Over the years, evidence from various studies has pointed to the significant harmful effects of secondhand smoke. As a result, many state and local governments have passed a variety of laws banning smoking from places of employment. However, there are some states that still allow smoking in the workplace.
It is in an employer’s best interest to adopt no smoking policies. Not only can this reduce workers’ compensation premiums but it can also help alleviate litigation that may surface due to secondhand smoke exposure. Employers are expected to keep employees from harm. With so much evidence showing adverse effects from secondhand smoke, keeping it away from the office is beneficial to everyone.
Many employees who have been subject to secondhand smoke against their will at a place of employment have filed workers compensation suits as well as sued their employers for harmful exposure.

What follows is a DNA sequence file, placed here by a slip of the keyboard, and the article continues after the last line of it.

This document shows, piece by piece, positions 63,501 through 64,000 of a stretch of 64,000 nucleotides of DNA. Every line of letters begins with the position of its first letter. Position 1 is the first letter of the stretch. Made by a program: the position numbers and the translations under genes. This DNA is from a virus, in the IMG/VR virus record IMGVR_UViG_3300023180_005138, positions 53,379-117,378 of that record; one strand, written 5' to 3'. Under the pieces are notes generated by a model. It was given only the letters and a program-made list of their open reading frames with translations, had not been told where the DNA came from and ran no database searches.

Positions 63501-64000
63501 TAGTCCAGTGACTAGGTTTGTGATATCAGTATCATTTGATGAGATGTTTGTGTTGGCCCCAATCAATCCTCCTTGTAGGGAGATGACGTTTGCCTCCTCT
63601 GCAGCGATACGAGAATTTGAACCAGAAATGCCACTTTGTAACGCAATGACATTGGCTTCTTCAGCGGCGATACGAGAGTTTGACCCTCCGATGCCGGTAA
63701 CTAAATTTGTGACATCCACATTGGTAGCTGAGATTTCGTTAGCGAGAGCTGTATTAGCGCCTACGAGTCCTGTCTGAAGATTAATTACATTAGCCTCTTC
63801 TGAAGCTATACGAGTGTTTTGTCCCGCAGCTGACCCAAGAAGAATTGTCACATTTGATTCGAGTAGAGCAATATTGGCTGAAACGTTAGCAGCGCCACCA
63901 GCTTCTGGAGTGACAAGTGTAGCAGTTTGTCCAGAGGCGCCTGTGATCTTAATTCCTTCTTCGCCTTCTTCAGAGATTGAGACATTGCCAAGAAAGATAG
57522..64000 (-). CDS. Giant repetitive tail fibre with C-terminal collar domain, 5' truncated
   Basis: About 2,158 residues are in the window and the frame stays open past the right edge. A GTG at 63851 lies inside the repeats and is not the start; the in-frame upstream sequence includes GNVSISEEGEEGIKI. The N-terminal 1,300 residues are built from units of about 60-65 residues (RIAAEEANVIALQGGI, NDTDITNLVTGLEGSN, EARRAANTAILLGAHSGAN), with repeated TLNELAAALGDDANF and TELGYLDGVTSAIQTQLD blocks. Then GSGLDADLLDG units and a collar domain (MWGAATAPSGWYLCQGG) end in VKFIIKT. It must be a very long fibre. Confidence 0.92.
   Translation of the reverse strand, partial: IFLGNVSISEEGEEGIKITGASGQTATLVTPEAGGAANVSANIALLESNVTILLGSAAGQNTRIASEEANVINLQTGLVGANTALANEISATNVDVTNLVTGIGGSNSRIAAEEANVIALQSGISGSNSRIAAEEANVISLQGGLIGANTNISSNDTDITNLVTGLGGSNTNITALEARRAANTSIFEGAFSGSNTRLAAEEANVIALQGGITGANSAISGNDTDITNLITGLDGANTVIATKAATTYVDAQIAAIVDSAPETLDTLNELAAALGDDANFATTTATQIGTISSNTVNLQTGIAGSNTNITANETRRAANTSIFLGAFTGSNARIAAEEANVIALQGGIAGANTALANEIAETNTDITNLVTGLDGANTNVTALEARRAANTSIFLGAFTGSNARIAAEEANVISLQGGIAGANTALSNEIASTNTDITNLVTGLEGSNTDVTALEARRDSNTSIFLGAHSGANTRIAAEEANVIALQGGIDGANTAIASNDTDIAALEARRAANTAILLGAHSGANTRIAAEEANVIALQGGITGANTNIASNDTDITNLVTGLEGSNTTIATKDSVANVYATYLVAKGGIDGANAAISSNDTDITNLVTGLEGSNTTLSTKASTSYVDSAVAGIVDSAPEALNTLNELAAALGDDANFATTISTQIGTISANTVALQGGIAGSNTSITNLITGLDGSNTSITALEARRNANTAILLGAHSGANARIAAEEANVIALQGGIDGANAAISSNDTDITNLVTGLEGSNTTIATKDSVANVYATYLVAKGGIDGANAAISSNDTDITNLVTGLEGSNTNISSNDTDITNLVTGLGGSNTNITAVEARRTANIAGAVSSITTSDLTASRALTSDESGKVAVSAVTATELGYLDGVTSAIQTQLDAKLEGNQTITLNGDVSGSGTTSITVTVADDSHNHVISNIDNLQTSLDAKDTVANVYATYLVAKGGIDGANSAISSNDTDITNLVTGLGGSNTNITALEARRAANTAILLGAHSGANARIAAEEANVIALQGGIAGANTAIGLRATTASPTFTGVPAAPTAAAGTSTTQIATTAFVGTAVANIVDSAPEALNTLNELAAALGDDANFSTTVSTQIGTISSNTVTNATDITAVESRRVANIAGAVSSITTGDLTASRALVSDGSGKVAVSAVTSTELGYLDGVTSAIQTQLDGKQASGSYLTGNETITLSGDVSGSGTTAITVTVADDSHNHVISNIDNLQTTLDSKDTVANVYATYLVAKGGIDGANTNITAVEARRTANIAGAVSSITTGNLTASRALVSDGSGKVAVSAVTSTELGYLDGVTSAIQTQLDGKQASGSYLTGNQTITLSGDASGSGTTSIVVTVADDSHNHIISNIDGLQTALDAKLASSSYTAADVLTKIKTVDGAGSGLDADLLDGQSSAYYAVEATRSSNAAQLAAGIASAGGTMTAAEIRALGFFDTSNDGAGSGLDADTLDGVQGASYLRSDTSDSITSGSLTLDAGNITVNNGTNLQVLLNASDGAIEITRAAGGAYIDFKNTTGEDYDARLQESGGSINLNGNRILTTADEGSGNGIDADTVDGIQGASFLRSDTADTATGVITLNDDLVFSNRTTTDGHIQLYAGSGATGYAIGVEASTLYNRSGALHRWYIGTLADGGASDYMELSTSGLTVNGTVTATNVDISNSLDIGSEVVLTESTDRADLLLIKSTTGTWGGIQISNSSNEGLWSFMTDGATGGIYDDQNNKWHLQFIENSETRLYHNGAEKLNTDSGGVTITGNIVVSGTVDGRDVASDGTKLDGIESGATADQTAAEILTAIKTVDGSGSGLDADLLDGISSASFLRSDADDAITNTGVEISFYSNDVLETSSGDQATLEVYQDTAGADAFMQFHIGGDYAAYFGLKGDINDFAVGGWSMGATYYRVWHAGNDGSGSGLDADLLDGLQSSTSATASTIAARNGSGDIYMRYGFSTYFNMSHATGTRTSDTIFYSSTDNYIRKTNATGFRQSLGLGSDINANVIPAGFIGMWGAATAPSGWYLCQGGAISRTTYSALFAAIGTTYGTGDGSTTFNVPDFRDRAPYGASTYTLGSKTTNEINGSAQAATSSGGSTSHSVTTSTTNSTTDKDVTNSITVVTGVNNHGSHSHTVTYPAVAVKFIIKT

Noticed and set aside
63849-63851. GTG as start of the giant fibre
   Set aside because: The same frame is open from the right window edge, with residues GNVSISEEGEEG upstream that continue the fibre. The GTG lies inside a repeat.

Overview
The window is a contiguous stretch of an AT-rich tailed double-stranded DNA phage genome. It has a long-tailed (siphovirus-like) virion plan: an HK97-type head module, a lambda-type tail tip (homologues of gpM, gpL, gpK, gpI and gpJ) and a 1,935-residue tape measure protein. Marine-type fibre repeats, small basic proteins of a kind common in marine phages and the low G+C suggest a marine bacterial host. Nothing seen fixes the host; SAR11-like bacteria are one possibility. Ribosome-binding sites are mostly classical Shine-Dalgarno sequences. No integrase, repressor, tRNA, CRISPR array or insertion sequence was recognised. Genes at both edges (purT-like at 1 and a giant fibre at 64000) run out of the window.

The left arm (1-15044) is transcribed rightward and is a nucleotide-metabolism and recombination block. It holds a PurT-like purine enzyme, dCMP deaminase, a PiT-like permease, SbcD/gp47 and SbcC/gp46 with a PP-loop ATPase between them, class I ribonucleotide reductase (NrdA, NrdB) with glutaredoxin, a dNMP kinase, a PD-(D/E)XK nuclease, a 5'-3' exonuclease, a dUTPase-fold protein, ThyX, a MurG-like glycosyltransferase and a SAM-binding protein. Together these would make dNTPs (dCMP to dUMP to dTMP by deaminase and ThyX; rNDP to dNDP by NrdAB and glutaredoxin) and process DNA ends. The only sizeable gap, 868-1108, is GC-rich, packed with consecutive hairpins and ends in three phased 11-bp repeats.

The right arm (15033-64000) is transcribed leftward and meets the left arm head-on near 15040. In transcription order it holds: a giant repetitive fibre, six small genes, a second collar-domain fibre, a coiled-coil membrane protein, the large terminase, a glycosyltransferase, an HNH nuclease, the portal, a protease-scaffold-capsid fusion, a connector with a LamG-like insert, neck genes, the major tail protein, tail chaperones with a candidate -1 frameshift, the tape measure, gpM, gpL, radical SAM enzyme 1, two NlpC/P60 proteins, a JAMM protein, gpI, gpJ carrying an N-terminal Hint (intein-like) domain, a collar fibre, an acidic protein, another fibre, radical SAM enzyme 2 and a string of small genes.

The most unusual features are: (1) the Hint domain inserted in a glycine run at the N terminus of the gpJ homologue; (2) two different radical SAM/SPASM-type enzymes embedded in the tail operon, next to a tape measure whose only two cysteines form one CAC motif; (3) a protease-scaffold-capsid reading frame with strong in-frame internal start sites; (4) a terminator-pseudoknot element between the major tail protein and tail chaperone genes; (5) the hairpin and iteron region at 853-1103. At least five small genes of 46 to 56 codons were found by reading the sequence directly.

The U.S Environmental Protection Agency has classified secondhand smoke as a carcinogen A, which qualifies a huge risk to public health. In addition, the U.S. Surgeon General has determined that there is no safe level of secondhand smoke and that regardless of proper ventilating in workplaces, a non-smoker is not completely safe from the smoke.
If you are an employer, consider making your place of employment free of secondhand smoke. You may save yourself a lot of litigation, workers’ compensation issues and high premiums.